TEHRAN, Iran — Iran's parliament on Tuesday decided to summon President Mahmoud Ahmadinejad for questioning over a long list of accusations, including that he mismanaged the nation's economy.
The summons was the first of its kind for an Iranian president since 1979. It follows a petition by a group of lawmakers for a review of policy decisions by Ahmadinejad, who has come under increasing attacks in recent months from the same hard-liners who brought him to power.
It is also part of a power struggle on the Iranian political scene ahead of March 2 parliamentary elections and the 2013 presidential vote.
Mohammad Reza Bahnoar, the parliament deputy speaker, said lawmakers have demanded that Ahmadinejad answer a slew of questions on the economy, including purportedly bypassing a special budget for the Tehran subway and public transportation.
He is also to be queried about foreign and domestic policy decisions.
"There is a requirement for the president to answer questions in an open session of the parliament," said Bahnoar, whose parliament speech was broadcast live on Iranian state radio.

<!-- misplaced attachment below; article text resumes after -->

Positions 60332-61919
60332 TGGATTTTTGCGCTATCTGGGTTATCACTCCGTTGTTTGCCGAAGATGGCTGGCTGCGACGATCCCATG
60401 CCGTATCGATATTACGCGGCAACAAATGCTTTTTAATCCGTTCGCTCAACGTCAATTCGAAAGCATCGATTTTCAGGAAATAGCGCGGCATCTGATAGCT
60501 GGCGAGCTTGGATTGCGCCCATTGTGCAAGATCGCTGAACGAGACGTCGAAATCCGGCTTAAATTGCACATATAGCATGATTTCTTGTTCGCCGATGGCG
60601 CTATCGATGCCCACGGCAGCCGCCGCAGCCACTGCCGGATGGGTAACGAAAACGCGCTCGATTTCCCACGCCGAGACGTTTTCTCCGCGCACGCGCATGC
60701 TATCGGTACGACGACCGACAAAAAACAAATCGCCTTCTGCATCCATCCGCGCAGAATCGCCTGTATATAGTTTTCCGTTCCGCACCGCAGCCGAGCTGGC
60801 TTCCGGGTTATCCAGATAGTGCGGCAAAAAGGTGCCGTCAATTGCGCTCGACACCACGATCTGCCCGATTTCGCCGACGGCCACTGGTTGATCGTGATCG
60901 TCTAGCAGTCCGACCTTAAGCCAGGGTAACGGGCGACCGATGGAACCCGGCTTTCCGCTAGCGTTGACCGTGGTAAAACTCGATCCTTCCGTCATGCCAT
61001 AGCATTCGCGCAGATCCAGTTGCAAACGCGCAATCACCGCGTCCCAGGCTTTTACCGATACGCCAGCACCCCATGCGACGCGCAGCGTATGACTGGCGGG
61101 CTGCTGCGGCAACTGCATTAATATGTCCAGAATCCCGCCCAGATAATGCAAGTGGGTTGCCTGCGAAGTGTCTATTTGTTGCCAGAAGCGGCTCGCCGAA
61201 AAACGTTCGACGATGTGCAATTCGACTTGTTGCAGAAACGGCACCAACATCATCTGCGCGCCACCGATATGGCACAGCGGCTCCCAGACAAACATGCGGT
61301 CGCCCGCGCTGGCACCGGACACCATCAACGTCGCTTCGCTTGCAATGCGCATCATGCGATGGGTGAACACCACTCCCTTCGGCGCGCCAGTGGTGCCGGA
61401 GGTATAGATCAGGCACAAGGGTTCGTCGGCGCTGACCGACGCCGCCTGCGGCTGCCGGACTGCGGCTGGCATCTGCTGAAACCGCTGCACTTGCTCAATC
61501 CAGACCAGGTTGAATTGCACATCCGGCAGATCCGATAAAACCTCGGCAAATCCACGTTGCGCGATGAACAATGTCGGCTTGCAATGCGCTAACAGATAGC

A letter containing the summons is to be sent to Ahmadinejad in next two days, according to the parliament statement. Under Iranian law, he has up to appear in parliament after one month. It's unclear what would happen if Ahmadinejad fails to appear before parliament.
Ahmadinejad will also be asked why he "hesitated for 11 days" to act on a demand Supreme Leader Ayatollah Ali Khamenei to reinstate intelligence minister, Heidar Moslehi, who was sacked by Ahmadinejad in 2011, and to elaborate on his snap dismissal of former foreign minister, Manouchehr Mottaki, during a trip to Africa.
The power struggle has pitted Ahmadinejad against Khamenei, who has final say on all state matters in Iran. Ahmadinejad and his policies have been the target of criticism by lawmakers, clerics as well as state-run media.
Other questions that will be put to the president include those about Iran's slacking economic growth, and why his administration failed to promote the Islamic dress code that calls for women to wear the traditional veil. Lawmakers behind the initiative allege Ahmadinejad promoted Iranian nationalism instead of Islamic values.
According to the statement, Ahmadinejad is also to explain his ties to Esfandiar Rahim Mashaei, whose daughter is married to the president's son. Ahmadinejad's opponents content he is trying to push Mashei for president after his own term expires next year.